Healthy Beginnings

Computer Vision Syndrome

Probably anyone who has spent any significant amount of time in front of a computer monitor has experienced some degree of eye fatigue and/or strain. Common symptoms of a condition known as Computer Vision Syndrome (CVS) include headaches, slow re-focusing, blurred vision, double vision, neck and/or backache and dry, irritated eyes.

Common symptoms of CVS

HEADACHES

Headaches can be one of the most perplexing and difficult symptoms to diagnose and pinpoint the cause of. However, headaches that are related to vision or eye strain often share one or more of the following characteristics:

• Do not appear upon awakening

• Occur in a much different pattern, or not at all, on weekends

• Occur most often toward the middle or end of the day

• Occur on one side of the head more than the other

SOLUTION: If the headaches appear to be eye-related, a complete eye examination is a priority. If they do not seem to be related to vision, consider getting a general physical from your family physician or internist.

DRY AND IRRITATED EYES

Numerous studies have shown that a person working on a computer monitor tends to blink much less often than normal. This can lead to dry, irritated eyes and even blurry vision, since the front part of the eye, called the cornea, must remain moist to give sharp visual focus.

SOLUTION: Try to blink more often. Although this may sound obvious, it takes a concerted effort when you are actually on the computer. Also, use a good quality artificial tear drop to assist with lubricating the eyes, such as Thera-Tears, or Viva-A drops.

BLURRED VISION AND SLOW REFOCUSING

Blurred vision can be the result of a number of factors, including a dirty monitor screen, improper lighting, a poor viewing angle or the need for prescription eye wear. Often when you force your eyes to focus up close for long periods of time the involuntary muscle within the eye which controls focusing can become “adapted” to that range of vision. This means that instead of instantaneously relaxing when you look at distance (which is what should happen) this muscle is still flexed to some degree for up close vision.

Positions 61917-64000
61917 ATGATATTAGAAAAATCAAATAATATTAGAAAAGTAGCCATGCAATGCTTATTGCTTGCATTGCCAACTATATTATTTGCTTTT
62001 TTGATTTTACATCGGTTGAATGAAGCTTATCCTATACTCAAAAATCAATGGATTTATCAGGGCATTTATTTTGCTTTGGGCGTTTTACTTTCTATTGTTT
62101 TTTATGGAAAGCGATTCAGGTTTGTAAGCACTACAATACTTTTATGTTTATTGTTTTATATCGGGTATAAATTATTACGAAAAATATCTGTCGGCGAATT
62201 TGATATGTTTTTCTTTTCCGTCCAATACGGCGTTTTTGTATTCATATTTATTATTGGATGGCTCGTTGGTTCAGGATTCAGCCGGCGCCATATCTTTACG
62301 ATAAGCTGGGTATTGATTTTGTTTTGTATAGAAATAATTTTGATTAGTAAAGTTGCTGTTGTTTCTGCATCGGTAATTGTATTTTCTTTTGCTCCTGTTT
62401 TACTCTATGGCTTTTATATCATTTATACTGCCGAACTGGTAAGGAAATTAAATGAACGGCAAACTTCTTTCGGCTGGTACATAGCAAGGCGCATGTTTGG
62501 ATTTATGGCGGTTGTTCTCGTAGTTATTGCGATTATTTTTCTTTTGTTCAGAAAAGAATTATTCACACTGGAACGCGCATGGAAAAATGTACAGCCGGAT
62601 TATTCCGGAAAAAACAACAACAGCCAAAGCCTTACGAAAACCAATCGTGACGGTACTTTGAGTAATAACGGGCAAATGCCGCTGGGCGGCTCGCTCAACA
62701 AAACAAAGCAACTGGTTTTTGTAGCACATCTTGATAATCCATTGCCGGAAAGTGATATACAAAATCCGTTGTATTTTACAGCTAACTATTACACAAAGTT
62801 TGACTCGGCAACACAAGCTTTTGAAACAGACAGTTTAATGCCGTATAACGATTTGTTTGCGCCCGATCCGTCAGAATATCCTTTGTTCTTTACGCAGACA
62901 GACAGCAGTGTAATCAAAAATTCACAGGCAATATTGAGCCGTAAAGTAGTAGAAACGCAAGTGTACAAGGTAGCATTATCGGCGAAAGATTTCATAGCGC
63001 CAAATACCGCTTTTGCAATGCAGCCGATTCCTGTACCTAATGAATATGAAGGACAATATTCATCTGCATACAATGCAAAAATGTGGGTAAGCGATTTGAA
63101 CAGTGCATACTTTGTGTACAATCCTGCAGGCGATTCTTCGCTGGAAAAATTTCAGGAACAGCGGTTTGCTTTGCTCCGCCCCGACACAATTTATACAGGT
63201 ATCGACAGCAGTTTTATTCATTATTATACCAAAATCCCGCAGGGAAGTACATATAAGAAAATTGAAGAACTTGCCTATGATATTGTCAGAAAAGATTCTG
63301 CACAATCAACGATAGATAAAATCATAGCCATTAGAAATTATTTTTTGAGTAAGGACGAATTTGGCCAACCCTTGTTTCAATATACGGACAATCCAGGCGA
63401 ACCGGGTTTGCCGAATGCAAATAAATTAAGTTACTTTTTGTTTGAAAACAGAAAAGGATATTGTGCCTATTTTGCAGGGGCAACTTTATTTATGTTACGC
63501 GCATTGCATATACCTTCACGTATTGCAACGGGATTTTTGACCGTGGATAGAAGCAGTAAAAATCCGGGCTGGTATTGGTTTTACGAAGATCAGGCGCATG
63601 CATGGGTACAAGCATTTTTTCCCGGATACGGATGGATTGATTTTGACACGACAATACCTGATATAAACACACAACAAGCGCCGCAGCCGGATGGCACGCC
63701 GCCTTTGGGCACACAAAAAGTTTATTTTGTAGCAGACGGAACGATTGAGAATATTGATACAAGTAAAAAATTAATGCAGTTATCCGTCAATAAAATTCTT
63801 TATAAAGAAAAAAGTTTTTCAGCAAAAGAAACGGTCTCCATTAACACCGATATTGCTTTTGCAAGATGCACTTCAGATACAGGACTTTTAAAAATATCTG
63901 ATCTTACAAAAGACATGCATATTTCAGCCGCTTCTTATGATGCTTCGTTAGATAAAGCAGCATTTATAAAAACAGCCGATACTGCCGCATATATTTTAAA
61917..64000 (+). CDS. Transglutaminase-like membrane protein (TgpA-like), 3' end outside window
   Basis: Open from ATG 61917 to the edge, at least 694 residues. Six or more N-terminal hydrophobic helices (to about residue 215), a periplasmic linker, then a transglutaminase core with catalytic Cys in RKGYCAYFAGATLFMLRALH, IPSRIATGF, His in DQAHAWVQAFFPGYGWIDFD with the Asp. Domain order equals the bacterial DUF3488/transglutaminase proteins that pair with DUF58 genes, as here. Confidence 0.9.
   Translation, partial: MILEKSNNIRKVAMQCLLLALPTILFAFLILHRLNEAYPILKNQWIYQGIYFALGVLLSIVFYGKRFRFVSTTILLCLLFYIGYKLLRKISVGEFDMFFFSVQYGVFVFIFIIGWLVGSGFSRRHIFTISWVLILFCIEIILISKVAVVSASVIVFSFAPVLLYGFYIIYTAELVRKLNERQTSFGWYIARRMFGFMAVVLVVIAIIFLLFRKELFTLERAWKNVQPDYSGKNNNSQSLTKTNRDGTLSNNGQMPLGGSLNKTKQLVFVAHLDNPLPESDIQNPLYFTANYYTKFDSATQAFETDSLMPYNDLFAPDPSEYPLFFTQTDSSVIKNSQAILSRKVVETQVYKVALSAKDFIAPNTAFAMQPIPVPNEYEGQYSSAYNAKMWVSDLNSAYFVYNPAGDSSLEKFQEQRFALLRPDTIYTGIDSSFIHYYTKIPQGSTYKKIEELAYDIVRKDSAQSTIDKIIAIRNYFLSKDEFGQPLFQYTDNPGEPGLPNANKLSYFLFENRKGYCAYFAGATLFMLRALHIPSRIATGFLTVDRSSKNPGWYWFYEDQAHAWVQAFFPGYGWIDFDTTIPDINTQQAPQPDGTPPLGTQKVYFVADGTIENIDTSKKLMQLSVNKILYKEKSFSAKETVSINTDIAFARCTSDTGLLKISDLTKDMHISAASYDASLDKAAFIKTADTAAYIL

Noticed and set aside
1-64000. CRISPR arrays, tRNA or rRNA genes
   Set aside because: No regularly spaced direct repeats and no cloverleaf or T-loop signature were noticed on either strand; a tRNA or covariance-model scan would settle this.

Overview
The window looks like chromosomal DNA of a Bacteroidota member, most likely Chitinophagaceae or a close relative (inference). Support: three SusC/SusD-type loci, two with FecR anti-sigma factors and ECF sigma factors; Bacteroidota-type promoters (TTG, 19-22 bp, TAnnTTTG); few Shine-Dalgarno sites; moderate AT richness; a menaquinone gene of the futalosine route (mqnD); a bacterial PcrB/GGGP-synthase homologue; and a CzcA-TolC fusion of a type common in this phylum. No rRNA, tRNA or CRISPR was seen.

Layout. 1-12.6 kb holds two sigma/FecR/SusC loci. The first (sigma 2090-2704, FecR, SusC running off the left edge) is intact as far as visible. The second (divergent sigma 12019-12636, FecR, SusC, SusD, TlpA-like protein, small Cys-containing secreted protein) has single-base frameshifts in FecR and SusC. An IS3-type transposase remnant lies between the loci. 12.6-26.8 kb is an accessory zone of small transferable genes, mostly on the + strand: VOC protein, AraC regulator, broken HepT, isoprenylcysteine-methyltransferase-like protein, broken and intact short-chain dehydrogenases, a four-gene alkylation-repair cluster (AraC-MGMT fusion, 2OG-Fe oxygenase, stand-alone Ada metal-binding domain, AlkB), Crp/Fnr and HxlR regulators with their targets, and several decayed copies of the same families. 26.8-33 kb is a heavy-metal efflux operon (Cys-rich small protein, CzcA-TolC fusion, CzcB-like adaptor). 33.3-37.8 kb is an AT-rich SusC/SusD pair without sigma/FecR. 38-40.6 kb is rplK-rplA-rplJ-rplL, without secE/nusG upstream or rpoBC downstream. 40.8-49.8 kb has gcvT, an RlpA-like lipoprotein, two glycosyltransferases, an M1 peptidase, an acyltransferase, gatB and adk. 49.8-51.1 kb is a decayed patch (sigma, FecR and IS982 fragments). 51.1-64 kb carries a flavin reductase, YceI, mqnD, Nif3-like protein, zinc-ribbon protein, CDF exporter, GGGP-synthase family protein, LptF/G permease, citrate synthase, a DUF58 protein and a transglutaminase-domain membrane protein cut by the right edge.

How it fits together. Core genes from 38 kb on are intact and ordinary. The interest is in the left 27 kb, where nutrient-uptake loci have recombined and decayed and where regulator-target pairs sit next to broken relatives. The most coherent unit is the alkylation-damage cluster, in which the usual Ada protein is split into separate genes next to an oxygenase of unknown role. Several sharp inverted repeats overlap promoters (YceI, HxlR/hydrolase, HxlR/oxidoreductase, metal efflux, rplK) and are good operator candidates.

SOLUTION: Make sure that your monitor is a good quality unit (we recommend flat panels of at least 15 -17” viewable area) and that your viewing angle is optimal. Check to be sure that you are not getting too much ambient glare from overhead lighting on your screen. Again, a thorough vision exam is a priority to rule out any inherent focusing problems like nearsightedness (myopia), farsightedness (hyperopia) and/or astigmatism. If glasses are indicated, anti-reflective treatment is a recommended option, as this helps to greatly reduce or eliminate glare from lighting. If the problem appears to be one of slow refocusing, take breaks often and look up from your work at distant objects. Often a low-powered pair of prescription glasses to help magnify can be a tremendous help, as this helps to relieve the need for the involuntary muscle within the eye to continually flex to achieve clear focus at near.

NECK OR BACKACHE

It is very common to try to contort our bodies to enable our visual system to achieve its optimal positioning. This is because our visual system is so dominant that we will often assume very awkward positioning to compensate for any real or perceived visual deficiency or problem we may have.

SOLUTION: Again, get a thorough eye exam to alleviate or rule out any inherent visual defect. Check your posture and be sure that your monitor, keyboard, mouse and lighting are all working in a coordinated manner to give you optimal visual comfort at a natural body posture.

DOUBLE VISION

When we refer to the coordinated use of the two eyes together, we often call this binocular vision. When the coordination system breaks down, as it can when staring at a computer monitor for extended periods of time, you may experience brief or intermittent double vision. This can often go hand-in-hand with a slow refocusing problem.

SOLUTION: Double vision can be a sign of a severe problem, so always consult your eye care professional to determine the cause.

Submitted by: Patrick B. “Travis” Adlington, O.D.,F.A.A.O. Dr. Adlington is located at 500 W. Plumb lane, Reno, NV 89509 (775) 284-3937.